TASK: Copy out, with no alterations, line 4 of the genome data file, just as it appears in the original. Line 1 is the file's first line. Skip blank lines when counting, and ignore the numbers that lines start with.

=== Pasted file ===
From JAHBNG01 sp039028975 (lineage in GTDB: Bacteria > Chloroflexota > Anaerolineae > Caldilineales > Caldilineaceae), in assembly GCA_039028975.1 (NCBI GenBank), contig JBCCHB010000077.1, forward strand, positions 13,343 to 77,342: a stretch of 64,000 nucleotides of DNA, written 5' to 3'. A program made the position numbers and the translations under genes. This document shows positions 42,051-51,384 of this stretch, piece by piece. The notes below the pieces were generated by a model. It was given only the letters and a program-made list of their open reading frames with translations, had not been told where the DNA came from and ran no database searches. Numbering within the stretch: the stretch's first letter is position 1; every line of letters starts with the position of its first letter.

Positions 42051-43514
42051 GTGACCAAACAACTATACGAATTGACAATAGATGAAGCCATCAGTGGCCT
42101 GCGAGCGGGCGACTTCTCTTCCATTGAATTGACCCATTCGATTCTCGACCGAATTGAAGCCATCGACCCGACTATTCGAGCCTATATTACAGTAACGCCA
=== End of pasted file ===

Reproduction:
42101 GCGAGCGGGCGACTTCTCTTCCATTGAATTGACCCATTCGATTCTCGACCGAATTGAAGCCATCGACCCGACTATTCGAGCCTATATTACAGTAACGCCA